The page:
• Log In
  • Sign Up
    • I am kinda talked out about the anti-vaxxer movement—we had an amazing 70+ post thread over the past three weeks where I learned a lot about a lot of stuff related to it.

      But I think it was @Factotum who brought up in that thread the idea that conspiracy theory groups in general are thriving on Facebook.

      Taking it one step further, how is Facebook going to protect members of private groups from Russian troll influence during the election season next year?

      Oh wait! Maybe this is Zuck’s plan all along: deny any responsibility by allowing it to occur behind closed doors in private groups. He can make the public view look squeaky clean and say that they are removing SO MUCH misinformation from public timelines.

      Sorry but this sounds like the same old smoke and mirrors from the Mark & Sheryl show.

    • Well, whatever gets Facebook to take privacy seriously, I'm all for it. It remains to be seen how this 'new Zuck' will change FB internal processes - which we probably won't know for quite some time. Until stuff like this stops happening regularly, it's all just talk.

      As to the heart of the matter - there is merit to what he said. Facebook was created for sharing personal stuff, and that inevitably works better if audience isn't the whole wide world, and there for all eternity, indexable and searchable. That is opposed to Cake, which is here for people to talk about their interests, something for which you naturally want to widest audience possible.

      There is place for both, I think.

    • Mark published a post today that seemed to say they're taking Facebook in the opposite direction of Cake. We stand for better public conversation, they are going in the direction of more walled gardens.

      Generally speaking, I think this is not a bad thing to do. Cake and this hypothetical "new Facebook" are on opposite ends of a spectrum of what I would consider "well-behaving online groups".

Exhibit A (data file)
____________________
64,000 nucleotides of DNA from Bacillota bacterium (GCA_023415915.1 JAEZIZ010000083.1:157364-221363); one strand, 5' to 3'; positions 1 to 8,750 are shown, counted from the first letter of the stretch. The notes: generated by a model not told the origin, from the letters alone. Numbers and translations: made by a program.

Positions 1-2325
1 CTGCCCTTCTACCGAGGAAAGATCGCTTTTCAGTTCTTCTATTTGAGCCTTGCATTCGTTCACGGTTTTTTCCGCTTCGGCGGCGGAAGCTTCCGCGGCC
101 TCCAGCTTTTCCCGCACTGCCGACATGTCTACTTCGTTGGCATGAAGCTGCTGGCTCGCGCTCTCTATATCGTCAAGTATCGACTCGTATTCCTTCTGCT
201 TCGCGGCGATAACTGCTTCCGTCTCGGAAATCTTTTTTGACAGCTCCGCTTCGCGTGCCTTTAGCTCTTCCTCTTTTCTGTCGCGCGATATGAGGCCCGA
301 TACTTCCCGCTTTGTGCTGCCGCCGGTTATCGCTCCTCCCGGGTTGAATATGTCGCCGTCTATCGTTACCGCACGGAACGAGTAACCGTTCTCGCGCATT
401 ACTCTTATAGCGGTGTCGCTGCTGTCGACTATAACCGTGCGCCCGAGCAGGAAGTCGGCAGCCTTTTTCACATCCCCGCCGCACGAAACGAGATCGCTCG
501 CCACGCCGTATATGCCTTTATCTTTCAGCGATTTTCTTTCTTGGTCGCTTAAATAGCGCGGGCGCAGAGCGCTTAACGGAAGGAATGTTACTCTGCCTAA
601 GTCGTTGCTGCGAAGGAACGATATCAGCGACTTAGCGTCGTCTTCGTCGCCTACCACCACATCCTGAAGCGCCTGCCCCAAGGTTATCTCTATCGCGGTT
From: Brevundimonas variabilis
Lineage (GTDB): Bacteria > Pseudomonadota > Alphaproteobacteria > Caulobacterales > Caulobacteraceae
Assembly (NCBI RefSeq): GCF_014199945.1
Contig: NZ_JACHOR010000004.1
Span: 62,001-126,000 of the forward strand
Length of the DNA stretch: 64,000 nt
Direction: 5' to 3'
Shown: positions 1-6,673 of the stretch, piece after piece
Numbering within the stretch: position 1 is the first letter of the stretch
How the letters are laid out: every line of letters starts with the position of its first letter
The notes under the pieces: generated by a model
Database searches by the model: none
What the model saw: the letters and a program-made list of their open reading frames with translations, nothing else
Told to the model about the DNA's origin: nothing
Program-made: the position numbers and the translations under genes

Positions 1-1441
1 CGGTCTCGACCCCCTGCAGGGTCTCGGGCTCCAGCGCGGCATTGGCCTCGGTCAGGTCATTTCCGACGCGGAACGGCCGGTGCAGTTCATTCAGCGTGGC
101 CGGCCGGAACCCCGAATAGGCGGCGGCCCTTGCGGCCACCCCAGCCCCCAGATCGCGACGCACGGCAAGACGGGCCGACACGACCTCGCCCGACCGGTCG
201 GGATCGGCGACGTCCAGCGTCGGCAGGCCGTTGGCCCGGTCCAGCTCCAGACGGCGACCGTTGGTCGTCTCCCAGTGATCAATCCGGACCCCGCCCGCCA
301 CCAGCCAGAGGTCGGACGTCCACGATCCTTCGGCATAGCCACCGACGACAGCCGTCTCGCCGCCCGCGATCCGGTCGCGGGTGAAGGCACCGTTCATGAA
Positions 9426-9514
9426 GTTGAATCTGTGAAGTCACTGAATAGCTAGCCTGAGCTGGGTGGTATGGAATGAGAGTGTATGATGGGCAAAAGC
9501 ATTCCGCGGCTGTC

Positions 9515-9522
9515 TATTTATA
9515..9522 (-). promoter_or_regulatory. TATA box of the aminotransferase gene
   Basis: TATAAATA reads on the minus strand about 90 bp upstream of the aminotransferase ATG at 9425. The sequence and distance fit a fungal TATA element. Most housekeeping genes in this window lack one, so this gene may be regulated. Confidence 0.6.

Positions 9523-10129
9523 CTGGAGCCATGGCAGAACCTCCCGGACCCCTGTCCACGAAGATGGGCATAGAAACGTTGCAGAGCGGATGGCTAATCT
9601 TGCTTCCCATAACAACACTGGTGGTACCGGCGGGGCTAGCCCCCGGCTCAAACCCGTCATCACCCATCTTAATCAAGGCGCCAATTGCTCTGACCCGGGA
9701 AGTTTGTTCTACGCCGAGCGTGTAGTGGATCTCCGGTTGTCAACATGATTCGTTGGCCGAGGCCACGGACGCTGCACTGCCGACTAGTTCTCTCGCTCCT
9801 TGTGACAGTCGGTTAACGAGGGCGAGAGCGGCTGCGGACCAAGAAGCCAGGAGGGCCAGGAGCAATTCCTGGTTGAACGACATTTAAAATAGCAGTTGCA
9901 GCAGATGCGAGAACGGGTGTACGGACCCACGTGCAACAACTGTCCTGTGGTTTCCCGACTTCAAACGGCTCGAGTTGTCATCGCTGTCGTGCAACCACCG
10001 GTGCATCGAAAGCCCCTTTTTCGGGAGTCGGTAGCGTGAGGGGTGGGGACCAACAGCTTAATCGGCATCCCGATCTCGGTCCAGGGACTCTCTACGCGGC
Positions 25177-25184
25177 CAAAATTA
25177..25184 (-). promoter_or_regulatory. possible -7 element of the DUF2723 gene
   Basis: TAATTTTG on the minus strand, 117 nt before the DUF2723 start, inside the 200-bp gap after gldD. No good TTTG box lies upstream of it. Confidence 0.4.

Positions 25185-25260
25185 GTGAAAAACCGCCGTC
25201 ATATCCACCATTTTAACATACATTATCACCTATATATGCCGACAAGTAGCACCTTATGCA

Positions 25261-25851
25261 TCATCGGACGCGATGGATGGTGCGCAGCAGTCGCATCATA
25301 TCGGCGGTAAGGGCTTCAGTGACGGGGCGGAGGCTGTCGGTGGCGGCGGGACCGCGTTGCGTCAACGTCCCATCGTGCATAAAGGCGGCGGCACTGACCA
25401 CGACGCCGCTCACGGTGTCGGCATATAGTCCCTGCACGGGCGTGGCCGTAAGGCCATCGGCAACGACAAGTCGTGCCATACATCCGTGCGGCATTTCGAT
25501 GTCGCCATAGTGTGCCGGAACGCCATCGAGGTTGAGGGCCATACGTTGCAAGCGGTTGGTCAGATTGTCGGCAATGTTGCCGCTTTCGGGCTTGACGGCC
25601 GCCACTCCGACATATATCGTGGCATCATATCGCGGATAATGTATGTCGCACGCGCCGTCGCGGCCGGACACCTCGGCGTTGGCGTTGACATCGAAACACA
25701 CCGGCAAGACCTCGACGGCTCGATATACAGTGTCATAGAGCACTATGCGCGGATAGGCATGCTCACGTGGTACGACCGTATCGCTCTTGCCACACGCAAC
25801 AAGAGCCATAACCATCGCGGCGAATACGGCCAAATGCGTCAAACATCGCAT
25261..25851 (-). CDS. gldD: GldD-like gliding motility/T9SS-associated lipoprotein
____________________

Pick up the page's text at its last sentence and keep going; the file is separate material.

In the other conversation @apm mentioned (and thanks for tagging me into this one! :)), I brought up the idea of groups being bad if they are both huge and closed at the same time. To expand on that idea, consider "group size" and "group openness" (as in, to what extent can non-members see that a group even exists, see what the group talks about and potentially become a part of the conversation?) as two axes of a graph.

      If a large group is "too closed", we're dealing with a lack of control. Without disagreeing but valid other opinions from outside the current group, the set of opinions that currently exist can easily become self-reinforcing - leading to anti-vaxxing, overboarding racism/nationalism, domestic terrorism, ...

      On the other hand, if a small group is "too open", that's typically a lack of privacy. If I want to share vacation images with my family, discuss a new product or functionality with colleagues or plan a schedule for the next year with club members - I don't want the world to see. If people outside of the current group can access this information, this is a privacy problem. If they can even join the group and participate in conversations where they don't belong, we're potentially dealing with trolling, harassment, doxxing, ...

      In the middle of the graph, along the diagonal, is an area for online groups that (at least in theory) should behave better than that. Cake is somewhere towards the upper right end of this area, while "new Facebook" would be somewhere towards the lower left.

      As others have pointed out, Facebook as a company is not to be trusted - but the general idea of having small&private communities is valid in my opinion.

    • Is FB really going to change to a point that advertisers go "Hmmm...I'm not getting my money's worth, I think I'll spend my money at ..." ?

      I heard one story that 15 million users since 2017 have left FB over their privacy concerns.


      With 2.3 billion they (Zuck) really care?